Military conflicts, civil wars, religious violence, interethnic conflicts, disease, and weak government infrastructure frequently coincide with stagnant or slow LDS growth. Mission and area leaders avoid the assignment of foreign, full-time missionaries to locations riddled with civil strife in order to ensure the physical safety of missionaries. Additionally, church leaders also generally avoid proselytism in refugee camps and among populations who are internally or internationally displaced as these populations struggle to meet their basic physiological needs. Rarely does the Church open additional areas to proselytism in countries where there is ongoing political strife and instability, resulting in stagnant or extremely slow congregational growth. The Church has maintained its regular operations and a full-time missionary presence in some locations where civil disorder occurs if the Church can function without outside assistance. Generally the Church only assigns black African missionaries to serve in locations with political instability if conditions are sufficiently safe for any type of formal proselytism. Countries where stagnant or slow membership and congregational growth previously occurred due, in part, to political instability and conflict include Angola (mid-1990s-early 2000s), Burundi (1993-2010), Cote d'Ivoire (2011), Liberia (2003-2005), Madagascar (2002-2006), and Zimbabwe (2005-2009). Stagnant or slow congregational growth due, in part, to political instability and conflict previously occurred in Cote d'Ivoire (2002-2005) and Sierra Leone (1993-2002) due to no additional cities having an LDS presence established and limitations of expanding outreach within cities with an LDS presence. Recent political instability and conflict have delayed the initial assignment of young, proselytizing missionaries to a couple nations where the Church operates at least one branch including the Central African Republic and South Sudan.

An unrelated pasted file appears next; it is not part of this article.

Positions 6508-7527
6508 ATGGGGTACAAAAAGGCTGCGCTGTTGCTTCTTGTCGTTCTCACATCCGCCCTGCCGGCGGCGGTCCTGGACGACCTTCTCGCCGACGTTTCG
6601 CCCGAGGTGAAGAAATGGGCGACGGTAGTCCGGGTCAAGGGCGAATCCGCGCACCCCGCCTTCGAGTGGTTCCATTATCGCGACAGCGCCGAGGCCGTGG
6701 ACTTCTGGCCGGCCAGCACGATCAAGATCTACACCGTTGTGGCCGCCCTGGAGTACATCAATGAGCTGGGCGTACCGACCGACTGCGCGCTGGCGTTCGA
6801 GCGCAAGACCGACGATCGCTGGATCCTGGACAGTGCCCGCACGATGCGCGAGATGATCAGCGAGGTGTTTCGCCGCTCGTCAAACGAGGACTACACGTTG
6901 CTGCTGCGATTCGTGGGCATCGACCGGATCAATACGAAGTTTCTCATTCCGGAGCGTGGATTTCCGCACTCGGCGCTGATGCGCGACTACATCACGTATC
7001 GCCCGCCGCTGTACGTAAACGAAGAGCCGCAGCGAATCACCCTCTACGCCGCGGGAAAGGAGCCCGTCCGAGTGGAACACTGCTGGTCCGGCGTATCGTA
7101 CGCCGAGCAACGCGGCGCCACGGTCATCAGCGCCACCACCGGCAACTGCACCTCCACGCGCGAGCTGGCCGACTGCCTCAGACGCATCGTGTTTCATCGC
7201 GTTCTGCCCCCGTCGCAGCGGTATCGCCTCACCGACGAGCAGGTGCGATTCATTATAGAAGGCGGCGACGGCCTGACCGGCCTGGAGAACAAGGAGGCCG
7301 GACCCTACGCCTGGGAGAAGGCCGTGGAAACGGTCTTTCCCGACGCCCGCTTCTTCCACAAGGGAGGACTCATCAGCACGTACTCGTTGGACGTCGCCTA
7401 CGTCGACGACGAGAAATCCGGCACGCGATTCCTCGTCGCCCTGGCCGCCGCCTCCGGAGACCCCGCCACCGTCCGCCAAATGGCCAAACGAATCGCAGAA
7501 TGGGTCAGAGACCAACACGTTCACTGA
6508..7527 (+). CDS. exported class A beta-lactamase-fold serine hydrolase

Political instability and conflict do not always coincide with stagnant or slow LDS growth. In the Democratic Republic of the Congo, the Church experienced steady gains in membership and congregations during the Second Congo War from 1998 to 2003. Nominal membership and the number of congregations both doubled during this tumultuous period despite widespread military conflict and the country experiencing one of the deadliest conflicts in the world within the past half century.
Significant language differences between the official language adopted by the Church in a country and language usage by ordinary members, or struggles for foreign missionaries to sufficiently learn the local language to teach and communicate, sometimes occur in countries and locations with stagnant or slow LDS growth. These language barriers pose obstacles for growth because of the member and investigator frustrations and limitations of developing a testimony when studying and worshiping in another language. In Ethiopia, the Church has struggled to have foreign missionaries to sufficiently learn Amharic to teach the missionary lessons and communicate with others. This has affected growth and the efficiency of the missionary program. In Tanzania, the Church did not adopt Swahili as the Church's official language for the country until 2011, resulting in most Tanzanians experiencing difficulty receiving the missionary lessons and worshiping in English. The Church in both these countries has scarcely scratched the surface in reaching its growth potential as there are less than 2,000 members in either country despite both countries supporting populations of approximately 50 million or more.
Language barriers have appeared to improve convert retention and member activity rates in a few locations, such as the Kilungu Hills in Kenya. Mission and area leaders requiring prospective members to pass a baptismal interview in English despite prospective converts having no fluency in the English language has raised the standard for convert baptism preparation. Consequently, these baptismal candidates must take English classes in order to sufficiently pass a baptismal interview in the English language. Although this approach has likely reduced the growth of the Church in many areas, it has nonetheless served as a heightened baptismal standard that generates high-quality converts who are devoted to the Church and become contributing members.
Secularism and Materialism
Although the populations in most countries in Sub-Saharan Africa pride themselves with a strong heritage and passion for organized religion and personal religiosity, some locations have strong cultural ties to Western Europe and are also more economically developed. Secularism and materialism appear one of the primary reasons for stagnant or slow growth in locations such as Mauritius and Reunion where there is greater wealth and less of a societal emphasis on participation in religious affairs. European white populations in South Africa have exhibited low receptivity to LDS outreach for decades, resulting in modest growth among this subset of the population.